The Conchs, who had 236 yards of offense for the game, did everything to win the game -- except outscore Gulliver's Raiders. The dejected looks walking away from the midfield handshakes after the game pretty much summed it all up. Fans were equally as dejected. They had this so-called "state power" within its grasp and couldn't reel the Raiders in.

But that's football ... one play can decide a game.

"Key West's defensive game plan was excellent," Howey said afterward. "I know if I were them, I'd be proud of the way my kids played defense. They were sending a lot of people at us. We're glad to come away with the victory."

And then Howey stated the obvious to me afterward.

"Taylor can do it all. He's a big-time player. The two touchdowns he scored tonight were both beautiful."

That was an understatement. When it was all said and done, I came off the field realizing I did see something special that night at Tommy Roberts Stadium. Key West went on from there to finish that season 7-3 and earn a postseason spot where the Conchs got creamed in their first game against state power Rockledge.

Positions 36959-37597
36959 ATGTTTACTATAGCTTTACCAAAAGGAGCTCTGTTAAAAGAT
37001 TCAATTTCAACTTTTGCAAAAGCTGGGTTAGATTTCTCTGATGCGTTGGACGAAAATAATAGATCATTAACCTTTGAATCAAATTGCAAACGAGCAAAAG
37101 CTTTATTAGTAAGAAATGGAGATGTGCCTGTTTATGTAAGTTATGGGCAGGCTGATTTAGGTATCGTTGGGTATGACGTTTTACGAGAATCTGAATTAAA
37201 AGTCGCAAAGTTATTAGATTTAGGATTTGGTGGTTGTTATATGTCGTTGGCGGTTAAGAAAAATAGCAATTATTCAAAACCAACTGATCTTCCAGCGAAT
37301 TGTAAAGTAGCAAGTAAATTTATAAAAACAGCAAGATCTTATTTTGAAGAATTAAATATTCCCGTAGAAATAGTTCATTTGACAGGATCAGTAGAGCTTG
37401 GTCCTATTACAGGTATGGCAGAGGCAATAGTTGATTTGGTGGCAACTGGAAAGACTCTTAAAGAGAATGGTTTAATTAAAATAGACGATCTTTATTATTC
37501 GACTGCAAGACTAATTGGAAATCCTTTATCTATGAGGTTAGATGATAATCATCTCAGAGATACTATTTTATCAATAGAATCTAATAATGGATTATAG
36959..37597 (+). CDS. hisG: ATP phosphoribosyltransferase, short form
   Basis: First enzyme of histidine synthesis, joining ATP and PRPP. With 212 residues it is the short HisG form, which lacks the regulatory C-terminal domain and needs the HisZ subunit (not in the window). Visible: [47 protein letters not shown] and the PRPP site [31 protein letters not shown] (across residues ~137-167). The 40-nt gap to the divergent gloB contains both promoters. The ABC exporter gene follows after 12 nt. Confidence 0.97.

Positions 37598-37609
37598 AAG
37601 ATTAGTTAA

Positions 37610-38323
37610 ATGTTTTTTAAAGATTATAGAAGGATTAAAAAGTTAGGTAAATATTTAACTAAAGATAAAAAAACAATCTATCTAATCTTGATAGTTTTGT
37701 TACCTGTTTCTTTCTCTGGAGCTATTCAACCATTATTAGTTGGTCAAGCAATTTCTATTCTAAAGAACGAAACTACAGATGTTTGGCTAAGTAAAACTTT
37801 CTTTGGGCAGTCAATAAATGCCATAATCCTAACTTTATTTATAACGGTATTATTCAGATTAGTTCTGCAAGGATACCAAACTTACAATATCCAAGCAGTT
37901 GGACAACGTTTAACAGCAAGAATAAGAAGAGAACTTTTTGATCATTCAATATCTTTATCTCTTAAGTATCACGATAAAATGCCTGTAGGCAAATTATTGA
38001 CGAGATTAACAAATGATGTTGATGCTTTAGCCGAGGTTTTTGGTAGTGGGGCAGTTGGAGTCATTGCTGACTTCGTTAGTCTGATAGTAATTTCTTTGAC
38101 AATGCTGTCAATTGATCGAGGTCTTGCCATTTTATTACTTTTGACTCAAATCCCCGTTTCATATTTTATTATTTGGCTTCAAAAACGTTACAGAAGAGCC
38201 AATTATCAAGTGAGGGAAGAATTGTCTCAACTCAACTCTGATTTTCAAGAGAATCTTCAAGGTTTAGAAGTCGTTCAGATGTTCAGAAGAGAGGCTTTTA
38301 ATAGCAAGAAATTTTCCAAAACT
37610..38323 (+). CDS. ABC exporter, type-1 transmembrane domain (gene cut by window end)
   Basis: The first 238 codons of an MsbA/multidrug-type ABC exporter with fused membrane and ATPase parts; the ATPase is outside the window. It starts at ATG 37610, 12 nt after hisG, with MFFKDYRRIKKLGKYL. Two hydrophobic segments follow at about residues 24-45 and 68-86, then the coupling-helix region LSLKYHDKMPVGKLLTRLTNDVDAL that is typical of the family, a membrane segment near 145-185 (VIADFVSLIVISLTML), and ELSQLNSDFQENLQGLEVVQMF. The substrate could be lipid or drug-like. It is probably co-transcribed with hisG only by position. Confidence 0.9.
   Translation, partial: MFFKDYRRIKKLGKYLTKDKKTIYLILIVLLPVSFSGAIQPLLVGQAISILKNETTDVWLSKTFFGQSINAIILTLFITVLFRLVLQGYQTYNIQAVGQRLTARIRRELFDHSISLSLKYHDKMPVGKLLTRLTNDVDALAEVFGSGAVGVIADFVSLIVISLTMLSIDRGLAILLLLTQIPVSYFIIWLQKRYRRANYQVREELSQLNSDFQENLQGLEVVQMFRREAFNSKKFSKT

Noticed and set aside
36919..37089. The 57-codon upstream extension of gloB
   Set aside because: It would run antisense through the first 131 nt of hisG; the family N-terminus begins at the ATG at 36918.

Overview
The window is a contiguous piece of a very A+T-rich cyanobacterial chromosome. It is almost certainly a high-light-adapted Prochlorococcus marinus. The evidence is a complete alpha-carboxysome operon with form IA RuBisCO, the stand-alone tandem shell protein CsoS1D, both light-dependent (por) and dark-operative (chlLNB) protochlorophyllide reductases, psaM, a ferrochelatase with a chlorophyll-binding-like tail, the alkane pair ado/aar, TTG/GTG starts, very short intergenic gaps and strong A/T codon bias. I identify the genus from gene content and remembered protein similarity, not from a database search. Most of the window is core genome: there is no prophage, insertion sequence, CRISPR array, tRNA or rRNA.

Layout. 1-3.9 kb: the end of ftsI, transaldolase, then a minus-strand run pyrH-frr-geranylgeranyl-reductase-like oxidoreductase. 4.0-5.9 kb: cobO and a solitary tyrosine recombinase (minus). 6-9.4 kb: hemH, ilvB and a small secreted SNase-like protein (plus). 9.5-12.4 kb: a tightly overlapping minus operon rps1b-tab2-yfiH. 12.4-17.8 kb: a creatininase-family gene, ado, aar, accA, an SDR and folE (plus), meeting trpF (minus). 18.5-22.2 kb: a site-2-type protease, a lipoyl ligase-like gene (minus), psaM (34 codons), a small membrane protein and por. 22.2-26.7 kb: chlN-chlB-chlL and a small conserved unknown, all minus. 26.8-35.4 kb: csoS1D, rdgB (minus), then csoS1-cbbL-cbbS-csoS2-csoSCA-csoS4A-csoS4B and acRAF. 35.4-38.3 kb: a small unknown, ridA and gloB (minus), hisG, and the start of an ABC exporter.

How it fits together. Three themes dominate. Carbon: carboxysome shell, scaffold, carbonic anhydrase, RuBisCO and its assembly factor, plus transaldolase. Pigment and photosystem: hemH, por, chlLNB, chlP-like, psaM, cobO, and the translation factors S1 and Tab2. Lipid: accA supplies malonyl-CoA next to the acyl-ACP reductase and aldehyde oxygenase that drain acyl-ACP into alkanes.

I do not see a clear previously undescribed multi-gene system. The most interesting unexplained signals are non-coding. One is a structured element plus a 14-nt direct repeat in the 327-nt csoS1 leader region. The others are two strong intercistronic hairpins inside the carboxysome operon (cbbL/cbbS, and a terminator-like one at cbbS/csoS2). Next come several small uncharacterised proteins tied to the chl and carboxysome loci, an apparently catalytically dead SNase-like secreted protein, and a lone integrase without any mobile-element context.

And Gulliver? They took that unimpressive performance that they made into a victory and turned it into a winning streak. The Raiders would win 14 straight games and finish the season as the state 2A champions, going 14-1.

As for Taylor, he stayed in the city of Miami, played for the Hurricanes and became an All-American cornerback as part of two Miami teams that went to national championship games, winning in his freshman year against Nebraska. Taylor declared for the NFL draft after his junior season and was drafted in 2004 by the Washington Redskins. Though a problem child to begin his career, Taylor was starting to figure it out as a player. His future -- as I saw it when he was a senior in high school -- was pretty darned bright.